Sep. 10, 1997 CHAMPAIGN, Ill. - It's a dirty job and only about 1 percent do it at any one time. But middle-aged honey bees that serve as undertakers -- removing dead bees from the hive -- appear to be a distinct cadre of workers that are developmentally ahead of their peers.
In this social world known for its division of labor, there also were unexpected discoveries by researchers: Undertakers don't get better with experience, and they don't do well working together.
The findings are detailed in papers by Gene E. Robinson, a University of Illinois entomologist, and his former postdoctoral researcher Stephen T. Trumbo, now a professor at the University of Connecticut in Waterbury, Conn. The study on development, also written by U. of I. entomologist Zhi-Yong Huang, appears in the September issue of Behavioral Ecology and Sociobiology. The research on the undertakers' learning, or lack thereof, will be published in the fall in the journal Ethology.
The work -- which involved identifying the undertakers, marking them with tiny, colored and numbered plastic tags, and following them closely through middle age -- provides the first close look at undertakers. Since bees' nests are built in cavities, such a specialty is important for keeping the nests clean.
"Undertakers had very similar activity levels as other bees," Trumbo said. "They just do a little bit less of the other middle-aged tasks, like building the comb and storing food brought in by older foragers. They also remove debris, which fits in nicely with undertaking."
Undertakers also develop slightly faster than other midde-aged bees, moving on to foraging before food storers and hive builders. Middle age lasts about 10 days. Undertakers usually removed dead bees for a day or two, but "one extraordinary bee remained at the task for 13 days," Trumbo said.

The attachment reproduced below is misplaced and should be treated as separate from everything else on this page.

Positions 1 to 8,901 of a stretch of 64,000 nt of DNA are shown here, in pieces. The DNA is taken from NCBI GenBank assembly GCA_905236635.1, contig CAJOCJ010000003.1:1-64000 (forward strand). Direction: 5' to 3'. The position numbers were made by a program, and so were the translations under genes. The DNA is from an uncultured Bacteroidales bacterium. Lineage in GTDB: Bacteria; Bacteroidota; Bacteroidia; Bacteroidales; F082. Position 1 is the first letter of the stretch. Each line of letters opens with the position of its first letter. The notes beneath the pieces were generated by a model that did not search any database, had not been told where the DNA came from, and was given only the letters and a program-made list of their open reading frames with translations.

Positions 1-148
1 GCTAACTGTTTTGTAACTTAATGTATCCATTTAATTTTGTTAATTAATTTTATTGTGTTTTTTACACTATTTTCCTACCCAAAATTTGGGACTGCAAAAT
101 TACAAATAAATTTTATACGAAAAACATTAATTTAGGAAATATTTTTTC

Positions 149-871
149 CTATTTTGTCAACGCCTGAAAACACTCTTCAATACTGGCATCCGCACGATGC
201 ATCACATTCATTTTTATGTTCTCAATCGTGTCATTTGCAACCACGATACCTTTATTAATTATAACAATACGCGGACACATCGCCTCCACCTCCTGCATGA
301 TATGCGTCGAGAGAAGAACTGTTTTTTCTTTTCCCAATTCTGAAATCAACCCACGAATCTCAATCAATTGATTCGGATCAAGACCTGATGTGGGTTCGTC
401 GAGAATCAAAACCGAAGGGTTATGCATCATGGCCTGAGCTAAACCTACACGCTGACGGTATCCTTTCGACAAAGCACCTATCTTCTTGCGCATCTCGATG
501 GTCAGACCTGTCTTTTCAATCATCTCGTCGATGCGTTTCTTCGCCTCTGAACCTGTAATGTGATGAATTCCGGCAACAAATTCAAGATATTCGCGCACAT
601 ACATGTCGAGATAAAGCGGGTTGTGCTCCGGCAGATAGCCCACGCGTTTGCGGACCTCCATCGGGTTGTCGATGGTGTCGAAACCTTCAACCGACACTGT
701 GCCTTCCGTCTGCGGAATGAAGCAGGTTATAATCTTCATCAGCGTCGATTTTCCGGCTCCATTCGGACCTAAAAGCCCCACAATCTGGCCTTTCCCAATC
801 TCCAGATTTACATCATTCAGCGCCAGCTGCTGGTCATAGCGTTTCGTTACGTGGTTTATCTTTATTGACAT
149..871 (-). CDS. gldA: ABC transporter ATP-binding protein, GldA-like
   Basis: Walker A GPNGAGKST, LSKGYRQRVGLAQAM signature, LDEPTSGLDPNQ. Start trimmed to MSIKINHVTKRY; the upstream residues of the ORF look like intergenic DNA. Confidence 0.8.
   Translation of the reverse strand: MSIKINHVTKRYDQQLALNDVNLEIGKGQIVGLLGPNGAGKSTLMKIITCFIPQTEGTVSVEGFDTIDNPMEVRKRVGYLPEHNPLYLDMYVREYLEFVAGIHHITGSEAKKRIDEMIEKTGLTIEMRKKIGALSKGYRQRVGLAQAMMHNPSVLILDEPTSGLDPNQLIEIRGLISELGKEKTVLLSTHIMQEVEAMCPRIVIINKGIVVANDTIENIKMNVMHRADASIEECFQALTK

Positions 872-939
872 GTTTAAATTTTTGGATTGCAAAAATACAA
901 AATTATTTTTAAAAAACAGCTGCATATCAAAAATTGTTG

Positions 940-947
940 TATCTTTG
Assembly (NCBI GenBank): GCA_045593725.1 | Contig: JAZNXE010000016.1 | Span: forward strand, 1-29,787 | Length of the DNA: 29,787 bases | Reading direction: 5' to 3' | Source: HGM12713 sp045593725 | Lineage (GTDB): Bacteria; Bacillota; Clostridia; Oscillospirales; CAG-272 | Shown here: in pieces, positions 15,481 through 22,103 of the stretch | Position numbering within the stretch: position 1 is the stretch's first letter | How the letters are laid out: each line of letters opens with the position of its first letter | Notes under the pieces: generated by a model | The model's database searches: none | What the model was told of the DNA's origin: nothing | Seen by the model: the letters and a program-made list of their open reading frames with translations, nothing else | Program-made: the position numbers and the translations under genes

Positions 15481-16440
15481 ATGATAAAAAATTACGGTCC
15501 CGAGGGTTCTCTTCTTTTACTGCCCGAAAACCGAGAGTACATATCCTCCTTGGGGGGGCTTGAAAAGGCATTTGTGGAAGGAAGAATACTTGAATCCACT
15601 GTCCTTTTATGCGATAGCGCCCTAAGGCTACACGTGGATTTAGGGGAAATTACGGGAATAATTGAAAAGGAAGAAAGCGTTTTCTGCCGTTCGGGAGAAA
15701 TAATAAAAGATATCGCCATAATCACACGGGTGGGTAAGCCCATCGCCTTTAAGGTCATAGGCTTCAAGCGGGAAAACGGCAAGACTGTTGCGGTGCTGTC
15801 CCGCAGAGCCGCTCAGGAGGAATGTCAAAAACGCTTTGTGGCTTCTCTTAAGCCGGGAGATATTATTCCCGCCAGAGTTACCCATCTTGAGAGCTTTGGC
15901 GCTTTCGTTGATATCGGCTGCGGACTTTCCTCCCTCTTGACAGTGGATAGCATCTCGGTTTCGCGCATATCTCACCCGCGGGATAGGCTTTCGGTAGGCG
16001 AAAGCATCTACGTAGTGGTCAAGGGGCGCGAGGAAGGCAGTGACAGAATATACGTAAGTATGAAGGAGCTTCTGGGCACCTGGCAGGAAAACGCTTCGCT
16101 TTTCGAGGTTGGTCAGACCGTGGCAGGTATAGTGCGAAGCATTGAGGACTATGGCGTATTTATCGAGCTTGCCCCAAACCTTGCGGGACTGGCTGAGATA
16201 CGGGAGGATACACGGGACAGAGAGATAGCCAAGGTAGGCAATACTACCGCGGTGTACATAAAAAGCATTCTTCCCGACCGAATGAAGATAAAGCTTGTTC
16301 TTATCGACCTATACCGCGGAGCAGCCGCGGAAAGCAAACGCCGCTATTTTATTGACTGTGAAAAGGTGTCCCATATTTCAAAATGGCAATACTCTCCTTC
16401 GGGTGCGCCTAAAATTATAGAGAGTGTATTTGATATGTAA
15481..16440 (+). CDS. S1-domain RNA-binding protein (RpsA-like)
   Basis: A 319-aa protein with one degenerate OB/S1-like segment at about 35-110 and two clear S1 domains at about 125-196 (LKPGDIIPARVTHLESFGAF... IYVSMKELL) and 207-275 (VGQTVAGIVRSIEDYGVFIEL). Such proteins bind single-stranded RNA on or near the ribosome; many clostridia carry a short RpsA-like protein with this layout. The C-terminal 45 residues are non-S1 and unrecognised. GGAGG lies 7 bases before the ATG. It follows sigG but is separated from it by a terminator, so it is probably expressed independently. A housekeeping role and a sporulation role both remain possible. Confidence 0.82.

Undertakers respond to the odor of the dead, locating the bodies and carrying them out of the hive for 50 to 100 meters before dropping them. The researchers also monitored how swiftly undertakers worked.
"We didn't find any evidence for learning for this particular task," Trumbo said. "This rules out one of the major hypotheses that has been put forward for middle-aged specialization: That social insects will get better and better at what they do."
Previous research had shown that learning is important for the older foragers, who get more efficient as they learn what flowers are producing nectar at what time. Not only did undertakers not improve in efficiency, Trumbo said, they also got in each other's way and slowed their efficiency.
Robinson had shown previously that some bees are genetically inclined to be undertakers. "We're beginning to get a clearer picture of the behavioral profiles of interesting types of specialist bees, such as undertakers," Robinson said. "Understanding the career choices of bees is a useful model for understanding behavior in general. This new information should enable us to develop new hypotheses about how neurons and genes in the brain function to produce the marvelously complex behavior seen in honey bee society."
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